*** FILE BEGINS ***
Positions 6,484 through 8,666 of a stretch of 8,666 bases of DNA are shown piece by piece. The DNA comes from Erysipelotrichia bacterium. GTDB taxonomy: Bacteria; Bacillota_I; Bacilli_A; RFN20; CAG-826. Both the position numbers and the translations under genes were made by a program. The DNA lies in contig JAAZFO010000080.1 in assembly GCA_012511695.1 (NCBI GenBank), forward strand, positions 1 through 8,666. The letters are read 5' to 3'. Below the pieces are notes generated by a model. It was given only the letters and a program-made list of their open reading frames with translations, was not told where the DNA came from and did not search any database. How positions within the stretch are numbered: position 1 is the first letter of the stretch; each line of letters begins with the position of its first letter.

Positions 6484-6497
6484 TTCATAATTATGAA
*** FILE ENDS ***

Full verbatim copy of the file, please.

Positions 6,484 through 8,666 of a stretch of 8,666 bases of DNA are shown piece by piece. The DNA comes from Erysipelotrichia bacterium. GTDB taxonomy: Bacteria; Bacillota_I; Bacilli_A; RFN20; CAG-826. Both the position numbers and the translations under genes were made by a program. The DNA lies in contig JAAZFO010000080.1 in assembly GCA_012511695.1 (NCBI GenBank), forward strand, positions 1 through 8,666. The letters are read 5' to 3'. Below the pieces are notes generated by a model. It was given only the letters and a program-made list of their open reading frames with translations, was not told where the DNA came from and did not search any database. How positions within the stretch are numbered: position 1 is the first letter of the stretch; each line of letters begins with the position of its first letter.

Positions 6484-6497
6484 TTCATAATTATGAA